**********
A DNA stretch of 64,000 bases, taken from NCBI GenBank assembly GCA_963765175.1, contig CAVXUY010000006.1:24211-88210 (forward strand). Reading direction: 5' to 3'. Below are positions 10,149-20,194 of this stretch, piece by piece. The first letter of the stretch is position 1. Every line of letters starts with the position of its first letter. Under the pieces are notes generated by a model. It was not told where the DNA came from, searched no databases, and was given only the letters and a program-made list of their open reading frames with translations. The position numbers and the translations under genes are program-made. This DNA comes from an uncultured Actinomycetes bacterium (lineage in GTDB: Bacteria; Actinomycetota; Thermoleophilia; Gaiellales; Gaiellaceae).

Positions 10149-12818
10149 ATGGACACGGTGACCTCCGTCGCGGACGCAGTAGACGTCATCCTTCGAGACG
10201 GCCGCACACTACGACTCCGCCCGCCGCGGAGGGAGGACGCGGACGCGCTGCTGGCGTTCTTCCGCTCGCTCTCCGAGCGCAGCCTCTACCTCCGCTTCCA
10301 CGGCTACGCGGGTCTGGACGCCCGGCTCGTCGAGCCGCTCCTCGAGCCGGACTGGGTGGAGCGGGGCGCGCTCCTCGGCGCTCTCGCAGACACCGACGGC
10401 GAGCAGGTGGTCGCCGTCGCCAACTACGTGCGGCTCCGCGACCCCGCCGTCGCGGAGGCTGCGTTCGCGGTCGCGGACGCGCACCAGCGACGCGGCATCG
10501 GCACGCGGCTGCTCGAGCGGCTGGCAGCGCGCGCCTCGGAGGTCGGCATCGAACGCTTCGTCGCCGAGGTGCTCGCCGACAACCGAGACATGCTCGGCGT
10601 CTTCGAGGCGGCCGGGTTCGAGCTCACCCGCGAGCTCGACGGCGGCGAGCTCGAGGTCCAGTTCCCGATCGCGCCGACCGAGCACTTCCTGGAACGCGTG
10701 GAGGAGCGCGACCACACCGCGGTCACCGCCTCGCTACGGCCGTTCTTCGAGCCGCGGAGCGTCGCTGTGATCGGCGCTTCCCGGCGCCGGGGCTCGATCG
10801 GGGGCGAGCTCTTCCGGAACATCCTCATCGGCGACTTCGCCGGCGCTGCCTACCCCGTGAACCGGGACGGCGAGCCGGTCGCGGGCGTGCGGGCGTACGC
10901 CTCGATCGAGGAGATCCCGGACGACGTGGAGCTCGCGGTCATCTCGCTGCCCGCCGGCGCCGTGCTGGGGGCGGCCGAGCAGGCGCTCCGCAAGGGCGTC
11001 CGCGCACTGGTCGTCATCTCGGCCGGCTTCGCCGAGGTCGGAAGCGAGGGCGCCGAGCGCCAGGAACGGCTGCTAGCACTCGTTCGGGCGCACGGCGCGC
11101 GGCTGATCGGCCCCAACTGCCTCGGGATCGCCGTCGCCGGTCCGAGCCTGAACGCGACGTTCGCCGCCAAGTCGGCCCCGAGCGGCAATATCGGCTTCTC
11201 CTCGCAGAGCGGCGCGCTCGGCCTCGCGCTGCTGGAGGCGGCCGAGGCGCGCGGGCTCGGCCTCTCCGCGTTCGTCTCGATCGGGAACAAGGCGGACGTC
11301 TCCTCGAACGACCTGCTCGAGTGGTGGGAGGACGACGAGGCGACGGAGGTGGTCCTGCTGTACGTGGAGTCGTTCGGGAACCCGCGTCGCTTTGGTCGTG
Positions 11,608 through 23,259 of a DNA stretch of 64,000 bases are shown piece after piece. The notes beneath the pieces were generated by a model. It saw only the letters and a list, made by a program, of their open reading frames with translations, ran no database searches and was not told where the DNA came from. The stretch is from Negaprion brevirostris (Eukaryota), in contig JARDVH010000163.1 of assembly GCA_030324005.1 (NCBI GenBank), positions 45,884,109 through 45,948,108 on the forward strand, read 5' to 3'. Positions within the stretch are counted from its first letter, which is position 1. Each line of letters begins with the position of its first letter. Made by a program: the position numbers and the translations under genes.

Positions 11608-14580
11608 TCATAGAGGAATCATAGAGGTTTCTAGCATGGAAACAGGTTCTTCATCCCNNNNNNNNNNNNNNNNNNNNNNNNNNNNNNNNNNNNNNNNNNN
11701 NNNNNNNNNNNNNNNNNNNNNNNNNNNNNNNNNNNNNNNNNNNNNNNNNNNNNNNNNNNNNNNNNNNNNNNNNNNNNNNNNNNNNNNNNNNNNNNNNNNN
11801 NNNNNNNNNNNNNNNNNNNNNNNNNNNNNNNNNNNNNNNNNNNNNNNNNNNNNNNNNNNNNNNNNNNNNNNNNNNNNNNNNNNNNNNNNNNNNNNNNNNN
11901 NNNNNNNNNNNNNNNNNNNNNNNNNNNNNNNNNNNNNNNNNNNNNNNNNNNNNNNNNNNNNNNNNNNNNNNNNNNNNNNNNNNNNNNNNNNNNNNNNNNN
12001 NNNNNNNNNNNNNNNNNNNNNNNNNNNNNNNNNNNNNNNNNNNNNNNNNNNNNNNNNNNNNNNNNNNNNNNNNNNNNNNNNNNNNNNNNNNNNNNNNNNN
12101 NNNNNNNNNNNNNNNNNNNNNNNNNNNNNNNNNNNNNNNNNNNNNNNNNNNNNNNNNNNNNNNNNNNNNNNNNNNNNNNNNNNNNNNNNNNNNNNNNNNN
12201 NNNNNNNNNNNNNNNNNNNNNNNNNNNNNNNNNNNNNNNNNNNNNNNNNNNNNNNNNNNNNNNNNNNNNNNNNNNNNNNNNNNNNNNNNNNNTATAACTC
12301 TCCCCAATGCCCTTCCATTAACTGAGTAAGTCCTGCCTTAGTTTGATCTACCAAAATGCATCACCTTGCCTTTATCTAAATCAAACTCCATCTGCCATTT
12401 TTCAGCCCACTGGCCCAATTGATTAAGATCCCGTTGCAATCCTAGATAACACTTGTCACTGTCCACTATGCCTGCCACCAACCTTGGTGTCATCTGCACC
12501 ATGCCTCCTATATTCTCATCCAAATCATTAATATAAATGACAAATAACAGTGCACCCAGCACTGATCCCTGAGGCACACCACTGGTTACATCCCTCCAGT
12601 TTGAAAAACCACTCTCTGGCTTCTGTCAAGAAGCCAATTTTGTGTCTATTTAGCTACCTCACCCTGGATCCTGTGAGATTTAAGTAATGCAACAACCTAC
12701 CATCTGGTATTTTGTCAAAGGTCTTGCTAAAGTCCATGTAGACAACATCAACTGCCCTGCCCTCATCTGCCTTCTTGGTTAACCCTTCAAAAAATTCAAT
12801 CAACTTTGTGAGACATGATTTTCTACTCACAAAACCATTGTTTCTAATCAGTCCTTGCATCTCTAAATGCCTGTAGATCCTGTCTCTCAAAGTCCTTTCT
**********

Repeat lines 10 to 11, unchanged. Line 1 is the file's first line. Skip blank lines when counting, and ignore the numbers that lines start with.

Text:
10801 GGGGCGAGCTCTTCCGGAACATCCTCATCGGCGACTTCGCCGGCGCTGCCTACCCCGTGAACCGGGACGGCGAGCCGGTCGCGGGCGTGCGGGCGTACGC
10901 CTCGATCGAGGAGATCCCGGACGACGTGGAGCTCGCGGTCATCTCGCTGCCCGCCGGCGCCGTGCTGGGGGCGGCCGAGCAGGCGCTCCGCAAGGGCGTC